Virtualizing infrastructure, the solution that VMware first brought to enterprise-grade IT, is no longer sufficient to compete, as public cloud providers are now providing significant additional value above the hypervisor layer. For example, many are providing software platforms and services like data analytics, AI/ML, etc.  Amazon’s “Alexa as a Service” and other similar services provide a human-like bridge from AI systems directly to the customer.

The pace of innovation of public cloud “hyperscalers” put them in the pole position to branch into private/hybrid on-prem cloud deployments such as Microsoft’s Azure Stack. In the federal government space, AWS has started to place an AWS stack in private data centers, too, that connects into their public AWS services.

Are Cisco, VMware, HPE and Dell’s efforts in the lower part of the IT stack enough to compete against AWS, Azure and GCP or will the public cloud providers displace them?    

Are the cloud providers’ feature set cadence just too great for legacy IT suppliers to keep up with? Are the cloud providers on pace to win the innovation race which will mute a CIO’s arbitration strategy? In this new IT world, do we trade off being locked in by the old for a new set of tech giants that will present a new generation of high priced vendor lock-in to CIO’s around the globe? Once locked in and arbitration offers little choice  or options, will innovation slow and along with it global digital economic output? Would an open-source private cloud stack deliver greater options and choices to enterprise CIOs as they navigate and compete in the digital economy?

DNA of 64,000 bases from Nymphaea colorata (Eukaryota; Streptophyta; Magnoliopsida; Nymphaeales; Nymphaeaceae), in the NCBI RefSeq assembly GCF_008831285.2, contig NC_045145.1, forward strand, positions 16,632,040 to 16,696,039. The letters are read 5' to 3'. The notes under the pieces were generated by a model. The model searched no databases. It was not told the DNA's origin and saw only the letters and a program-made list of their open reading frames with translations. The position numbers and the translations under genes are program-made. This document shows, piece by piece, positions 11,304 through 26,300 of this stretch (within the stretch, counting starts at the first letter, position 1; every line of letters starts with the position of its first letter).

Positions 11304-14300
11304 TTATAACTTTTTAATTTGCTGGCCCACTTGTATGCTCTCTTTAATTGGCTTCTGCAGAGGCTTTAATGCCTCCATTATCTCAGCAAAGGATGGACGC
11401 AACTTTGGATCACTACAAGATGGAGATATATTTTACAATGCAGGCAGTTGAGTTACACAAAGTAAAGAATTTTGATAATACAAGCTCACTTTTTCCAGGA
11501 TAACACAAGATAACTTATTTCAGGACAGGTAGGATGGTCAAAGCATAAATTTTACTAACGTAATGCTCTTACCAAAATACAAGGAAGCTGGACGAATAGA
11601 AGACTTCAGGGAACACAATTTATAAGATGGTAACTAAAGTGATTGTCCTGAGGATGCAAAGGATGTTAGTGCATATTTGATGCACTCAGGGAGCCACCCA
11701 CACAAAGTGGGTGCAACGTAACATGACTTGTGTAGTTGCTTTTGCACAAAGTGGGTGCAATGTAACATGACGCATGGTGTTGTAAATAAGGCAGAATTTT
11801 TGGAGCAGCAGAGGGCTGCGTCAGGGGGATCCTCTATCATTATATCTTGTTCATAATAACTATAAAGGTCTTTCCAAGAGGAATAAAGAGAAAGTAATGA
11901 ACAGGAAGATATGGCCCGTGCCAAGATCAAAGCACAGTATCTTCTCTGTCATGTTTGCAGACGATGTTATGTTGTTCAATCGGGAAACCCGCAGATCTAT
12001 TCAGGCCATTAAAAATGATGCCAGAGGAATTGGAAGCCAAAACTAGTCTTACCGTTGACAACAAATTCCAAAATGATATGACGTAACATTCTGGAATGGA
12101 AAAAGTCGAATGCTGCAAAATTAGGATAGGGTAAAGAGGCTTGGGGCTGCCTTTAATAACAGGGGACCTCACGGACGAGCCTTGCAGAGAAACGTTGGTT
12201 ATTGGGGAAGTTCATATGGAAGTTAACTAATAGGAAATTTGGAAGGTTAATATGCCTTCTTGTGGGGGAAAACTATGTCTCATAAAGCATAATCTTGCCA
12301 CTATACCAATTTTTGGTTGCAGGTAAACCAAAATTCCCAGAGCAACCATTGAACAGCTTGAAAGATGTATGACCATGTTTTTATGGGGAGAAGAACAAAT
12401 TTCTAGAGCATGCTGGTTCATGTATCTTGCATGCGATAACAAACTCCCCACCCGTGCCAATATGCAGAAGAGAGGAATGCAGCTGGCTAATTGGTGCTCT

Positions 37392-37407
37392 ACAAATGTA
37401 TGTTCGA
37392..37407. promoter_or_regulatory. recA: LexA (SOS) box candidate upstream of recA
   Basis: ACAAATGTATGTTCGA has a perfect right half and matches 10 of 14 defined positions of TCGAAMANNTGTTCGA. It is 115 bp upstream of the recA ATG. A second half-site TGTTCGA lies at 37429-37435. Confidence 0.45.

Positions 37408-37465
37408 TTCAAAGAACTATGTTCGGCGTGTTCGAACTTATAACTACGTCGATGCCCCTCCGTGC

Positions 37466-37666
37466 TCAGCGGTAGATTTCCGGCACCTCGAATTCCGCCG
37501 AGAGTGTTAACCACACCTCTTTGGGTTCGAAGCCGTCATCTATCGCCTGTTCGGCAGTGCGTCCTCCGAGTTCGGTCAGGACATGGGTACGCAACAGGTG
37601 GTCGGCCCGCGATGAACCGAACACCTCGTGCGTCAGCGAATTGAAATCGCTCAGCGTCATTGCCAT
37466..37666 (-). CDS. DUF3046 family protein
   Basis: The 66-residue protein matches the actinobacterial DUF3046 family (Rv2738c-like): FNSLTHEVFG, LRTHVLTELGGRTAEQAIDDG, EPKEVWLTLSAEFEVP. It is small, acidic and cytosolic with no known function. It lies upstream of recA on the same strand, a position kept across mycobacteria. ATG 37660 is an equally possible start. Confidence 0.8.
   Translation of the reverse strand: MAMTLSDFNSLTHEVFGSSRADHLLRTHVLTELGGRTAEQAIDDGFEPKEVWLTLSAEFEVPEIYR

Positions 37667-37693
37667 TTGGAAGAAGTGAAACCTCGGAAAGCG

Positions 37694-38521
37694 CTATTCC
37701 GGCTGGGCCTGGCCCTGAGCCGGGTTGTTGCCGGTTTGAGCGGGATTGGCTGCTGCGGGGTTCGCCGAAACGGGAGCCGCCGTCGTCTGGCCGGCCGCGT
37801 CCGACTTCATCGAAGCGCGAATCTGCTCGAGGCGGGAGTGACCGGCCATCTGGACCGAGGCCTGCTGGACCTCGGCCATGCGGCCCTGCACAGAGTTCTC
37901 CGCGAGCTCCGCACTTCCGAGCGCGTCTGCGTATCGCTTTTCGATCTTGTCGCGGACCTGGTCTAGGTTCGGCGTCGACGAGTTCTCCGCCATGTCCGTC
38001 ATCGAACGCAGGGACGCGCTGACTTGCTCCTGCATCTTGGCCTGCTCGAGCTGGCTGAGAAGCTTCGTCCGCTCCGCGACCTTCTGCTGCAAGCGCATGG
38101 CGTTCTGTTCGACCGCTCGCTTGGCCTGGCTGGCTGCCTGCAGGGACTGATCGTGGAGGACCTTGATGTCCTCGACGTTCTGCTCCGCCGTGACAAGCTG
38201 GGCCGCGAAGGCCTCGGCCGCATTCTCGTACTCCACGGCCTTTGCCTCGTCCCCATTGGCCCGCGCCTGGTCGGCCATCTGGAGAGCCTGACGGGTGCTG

At ONUG Spring in Dallas on May 7th and 8th, we invited the following people to discuss the future of an Open IT ecosystem and the digital economy that depends upon it:

  • Marc Andreesen of A16Z and IT visionary and disruptor
  • Diane Bryant, ex GCP and United Technologies Board Member
  • Dr. Douglas E. Comer, internationally recognized internet pioneer and Distinguished Professor of Computer Science at Purdue University
  • Don Duet, previously Head of Technology Division, Goldman Sachs, and currently Senior Advisor, McKinsey & Co.

Join the world’s most insightful IT personalities as we debate and plot a new IT future for the digital economy at ONUG Spring in Dallas.

 

Author's Bio

Nick Lippis

Co-Founder and Co-Chairman at ONUG

Nick Lippis is an authority on corporate computer networking. He has designed some for the largest computer networks in the world. He has advised many Global 2000 firms on network strategy, architecture, equipment, services and implementation including Hughes Aerospace, Barclays Bank, Kaiser Permanente, Eastman Kodak Company, Federal Deposit Insurance Corporation (FDIC), Liberty Mutual, Schering-Plough, Sprint, WorldCom, Cisco Systems, Nortel Networks and a wide range of other equipment suppliers and service providers.

Mr. Lippis is uniquely positioned to comment, analyze and observe computer networking industry trends and developments. At Lippis Enterprises, Inc., Nick works with entrepreneurs evaluating new business opportunities in enterprise networking and serves as an independent investor and advisor.